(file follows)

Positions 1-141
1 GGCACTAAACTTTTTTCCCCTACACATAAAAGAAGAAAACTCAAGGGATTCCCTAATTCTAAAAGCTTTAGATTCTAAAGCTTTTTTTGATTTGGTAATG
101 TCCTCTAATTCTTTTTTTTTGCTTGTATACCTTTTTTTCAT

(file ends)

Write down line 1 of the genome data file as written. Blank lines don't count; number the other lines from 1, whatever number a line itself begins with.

Positions 1-141